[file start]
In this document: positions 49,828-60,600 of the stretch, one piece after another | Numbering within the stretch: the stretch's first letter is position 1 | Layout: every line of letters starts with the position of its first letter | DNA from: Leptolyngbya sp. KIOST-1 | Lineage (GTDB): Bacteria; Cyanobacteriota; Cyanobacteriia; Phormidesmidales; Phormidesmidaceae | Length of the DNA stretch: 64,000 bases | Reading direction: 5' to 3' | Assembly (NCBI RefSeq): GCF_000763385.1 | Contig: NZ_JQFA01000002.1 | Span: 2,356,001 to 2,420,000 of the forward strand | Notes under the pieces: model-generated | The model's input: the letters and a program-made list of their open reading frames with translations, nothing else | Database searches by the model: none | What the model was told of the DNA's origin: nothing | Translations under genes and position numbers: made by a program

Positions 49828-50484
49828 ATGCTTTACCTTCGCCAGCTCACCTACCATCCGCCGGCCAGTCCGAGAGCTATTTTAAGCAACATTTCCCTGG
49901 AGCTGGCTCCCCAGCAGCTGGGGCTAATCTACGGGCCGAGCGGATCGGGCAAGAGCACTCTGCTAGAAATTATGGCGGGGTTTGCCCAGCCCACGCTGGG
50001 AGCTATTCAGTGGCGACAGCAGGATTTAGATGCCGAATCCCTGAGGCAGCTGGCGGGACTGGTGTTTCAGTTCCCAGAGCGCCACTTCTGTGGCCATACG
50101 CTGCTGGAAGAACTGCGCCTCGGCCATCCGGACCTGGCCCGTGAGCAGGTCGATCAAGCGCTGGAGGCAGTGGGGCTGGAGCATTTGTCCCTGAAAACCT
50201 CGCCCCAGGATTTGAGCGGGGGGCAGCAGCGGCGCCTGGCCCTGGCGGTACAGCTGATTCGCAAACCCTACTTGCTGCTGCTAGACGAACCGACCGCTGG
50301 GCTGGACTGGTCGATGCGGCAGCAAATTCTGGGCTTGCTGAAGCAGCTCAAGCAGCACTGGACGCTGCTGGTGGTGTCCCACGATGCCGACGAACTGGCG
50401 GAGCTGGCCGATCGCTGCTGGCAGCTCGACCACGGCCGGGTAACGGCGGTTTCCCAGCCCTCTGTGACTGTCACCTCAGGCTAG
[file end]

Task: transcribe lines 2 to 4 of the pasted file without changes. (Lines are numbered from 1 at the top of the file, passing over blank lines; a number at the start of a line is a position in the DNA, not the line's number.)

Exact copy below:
Positions 49828-50484
49828 ATGCTTTACCTTCGCCAGCTCACCTACCATCCGCCGGCCAGTCCGAGAGCTATTTTAAGCAACATTTCCCTGG
49901 AGCTGGCTCCCCAGCAGCTGGGGCTAATCTACGGGCCGAGCGGATCGGGCAAGAGCACTCTGCTAGAAATTATGGCGGGGTTTGCCCAGCCCACGCTGGG